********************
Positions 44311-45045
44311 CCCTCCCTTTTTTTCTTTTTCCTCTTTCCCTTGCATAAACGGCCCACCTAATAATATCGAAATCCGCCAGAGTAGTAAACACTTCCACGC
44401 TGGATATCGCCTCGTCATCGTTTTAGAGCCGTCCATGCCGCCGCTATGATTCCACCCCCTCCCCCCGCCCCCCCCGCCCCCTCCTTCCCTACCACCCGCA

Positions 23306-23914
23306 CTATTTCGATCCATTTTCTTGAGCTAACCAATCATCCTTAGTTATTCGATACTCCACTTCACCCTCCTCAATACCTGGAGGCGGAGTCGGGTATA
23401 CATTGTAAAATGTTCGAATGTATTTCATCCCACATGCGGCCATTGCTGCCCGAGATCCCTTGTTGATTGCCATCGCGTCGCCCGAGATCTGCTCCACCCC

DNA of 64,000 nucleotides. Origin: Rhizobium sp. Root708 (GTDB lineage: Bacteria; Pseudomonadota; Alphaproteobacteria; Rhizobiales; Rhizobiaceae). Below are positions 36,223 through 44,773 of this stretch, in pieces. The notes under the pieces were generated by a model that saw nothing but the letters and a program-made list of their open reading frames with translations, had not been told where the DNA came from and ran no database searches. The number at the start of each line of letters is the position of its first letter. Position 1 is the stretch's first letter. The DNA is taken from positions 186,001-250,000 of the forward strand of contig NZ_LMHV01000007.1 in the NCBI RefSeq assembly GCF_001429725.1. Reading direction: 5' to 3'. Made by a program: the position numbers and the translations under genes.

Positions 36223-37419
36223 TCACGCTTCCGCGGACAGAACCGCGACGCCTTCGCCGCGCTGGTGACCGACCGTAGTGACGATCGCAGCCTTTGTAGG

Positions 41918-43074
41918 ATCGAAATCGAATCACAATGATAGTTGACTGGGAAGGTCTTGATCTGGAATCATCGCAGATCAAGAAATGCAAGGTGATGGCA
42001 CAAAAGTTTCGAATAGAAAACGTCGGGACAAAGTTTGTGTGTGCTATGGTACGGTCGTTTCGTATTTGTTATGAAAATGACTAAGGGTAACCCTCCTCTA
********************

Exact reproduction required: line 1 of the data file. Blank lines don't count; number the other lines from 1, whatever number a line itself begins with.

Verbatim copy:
Positions 44311-45045